Mathematical Puzzles

Using Excel, the numbers are: 616, 637, 677 and 696. This sums to 2626. So the answer is 626.
/* I know this approach was not what you were looking for, but can’t resist using Excel when I have a spreadsheet open. 🙂 */

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Continue reading about Consider all three-digit numbers that are greater than the sum of the squares of their digits by exactly 543. What are the last three digits of the sum of these numbers?

Amit BhatnagarThis is mathematical proof, but I guess this is fairly intuitive too..  Line up the series of numbers from 1 to (n-1) once, and in reverse right below that:    1    +     2 + &n…

Continue reading about What is an intuitive explanation for why (n choose 2) happens to be the sum of integers from 1 to n-1?

Praveen Reddy Vaka and Anon-User have already demonstrated two mathematically correct ways of handling this. I will discuss a slightly less accurate, but a reasonably practical and relatively easy approach using Excel:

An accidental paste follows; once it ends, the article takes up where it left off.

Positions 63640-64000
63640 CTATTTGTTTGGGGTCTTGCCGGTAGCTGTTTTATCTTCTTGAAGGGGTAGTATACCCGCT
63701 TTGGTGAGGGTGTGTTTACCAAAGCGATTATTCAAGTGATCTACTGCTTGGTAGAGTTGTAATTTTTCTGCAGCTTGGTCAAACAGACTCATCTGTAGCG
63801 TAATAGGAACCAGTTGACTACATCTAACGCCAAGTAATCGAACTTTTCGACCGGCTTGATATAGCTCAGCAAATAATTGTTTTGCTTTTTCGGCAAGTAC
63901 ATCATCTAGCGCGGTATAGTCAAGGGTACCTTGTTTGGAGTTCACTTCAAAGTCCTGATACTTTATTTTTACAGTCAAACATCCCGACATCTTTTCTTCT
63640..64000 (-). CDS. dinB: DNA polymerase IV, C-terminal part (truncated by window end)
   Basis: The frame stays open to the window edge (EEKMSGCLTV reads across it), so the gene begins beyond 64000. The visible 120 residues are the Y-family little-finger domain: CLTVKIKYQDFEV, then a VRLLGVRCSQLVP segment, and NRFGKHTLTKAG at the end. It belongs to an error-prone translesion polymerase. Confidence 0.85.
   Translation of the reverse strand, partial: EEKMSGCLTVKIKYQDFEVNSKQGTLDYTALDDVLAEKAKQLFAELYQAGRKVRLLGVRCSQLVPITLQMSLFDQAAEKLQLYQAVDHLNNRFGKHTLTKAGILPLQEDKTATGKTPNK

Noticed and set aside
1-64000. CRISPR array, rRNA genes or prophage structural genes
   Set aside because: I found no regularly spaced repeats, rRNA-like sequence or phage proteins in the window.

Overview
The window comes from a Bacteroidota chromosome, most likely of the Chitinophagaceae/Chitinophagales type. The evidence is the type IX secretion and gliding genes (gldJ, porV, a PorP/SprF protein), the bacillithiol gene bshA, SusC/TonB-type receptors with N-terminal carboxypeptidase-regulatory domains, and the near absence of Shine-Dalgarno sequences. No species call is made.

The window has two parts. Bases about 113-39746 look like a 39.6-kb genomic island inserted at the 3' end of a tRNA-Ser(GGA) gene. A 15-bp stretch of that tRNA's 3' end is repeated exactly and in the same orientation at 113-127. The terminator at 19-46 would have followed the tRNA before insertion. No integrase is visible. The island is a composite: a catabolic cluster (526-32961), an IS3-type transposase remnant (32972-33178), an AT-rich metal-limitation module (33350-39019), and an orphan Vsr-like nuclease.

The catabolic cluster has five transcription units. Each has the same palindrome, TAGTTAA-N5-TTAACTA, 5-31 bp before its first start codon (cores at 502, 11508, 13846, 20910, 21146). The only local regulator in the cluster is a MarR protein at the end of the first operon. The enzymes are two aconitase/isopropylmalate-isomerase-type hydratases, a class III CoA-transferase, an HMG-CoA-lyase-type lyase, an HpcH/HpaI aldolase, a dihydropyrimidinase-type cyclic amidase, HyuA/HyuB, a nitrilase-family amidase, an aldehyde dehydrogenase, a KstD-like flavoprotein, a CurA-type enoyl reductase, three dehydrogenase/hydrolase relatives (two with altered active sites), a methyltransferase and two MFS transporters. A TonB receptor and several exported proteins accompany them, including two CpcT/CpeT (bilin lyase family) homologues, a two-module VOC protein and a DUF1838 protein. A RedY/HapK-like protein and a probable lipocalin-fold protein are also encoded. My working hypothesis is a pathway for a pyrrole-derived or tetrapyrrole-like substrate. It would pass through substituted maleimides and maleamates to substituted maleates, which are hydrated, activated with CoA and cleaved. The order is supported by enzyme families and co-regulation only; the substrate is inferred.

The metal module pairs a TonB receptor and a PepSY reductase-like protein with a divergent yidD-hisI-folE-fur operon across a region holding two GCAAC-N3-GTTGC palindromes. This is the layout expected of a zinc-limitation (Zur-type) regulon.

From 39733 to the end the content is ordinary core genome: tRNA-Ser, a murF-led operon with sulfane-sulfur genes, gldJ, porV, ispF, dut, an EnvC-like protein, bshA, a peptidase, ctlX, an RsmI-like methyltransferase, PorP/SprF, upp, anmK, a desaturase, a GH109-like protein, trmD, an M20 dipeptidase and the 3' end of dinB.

1. Let the four square corners of the square sit at (0,0), (0,1), (1,0) and (1,1). So, the square center A will always be at (0.5,0.5). Now, take two random points by generating coordinates using Excel’s rand() function, which generates a random number between 0 and 1, hence guaranteeing the coordinate to be within the square.
  2. Calculate the radius r of the circle by dividing the distance between Point1 and Point2 by 2
  3. Locate the center O of the circle by calculating the midpoint of Point1 and Point2.
  4. Calculate the length of OA, i.e. the distance between square center and circle center
  5. Define Success: Center of the square is with in the circle (r > OA). Assign 1 to success and 0 to failure
  6. Repeat the process a large number of times in excel and estimate the probability by dividing success count by iteration count.
  7. Press F9 a few times to refresh the data, and you will see that the probability is around 0.5
  8. (Optional) If you have access to any advanced too like @Risk from Palisade, you can automate step 6 for a number of times, and graphically see the probability converging around 0.5

A screenshot of my excel solution for this is included below:

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Continue reading about What is the probability of choosing two points inside a square such that center of the square lies in the circle formed by taking the points as diameter?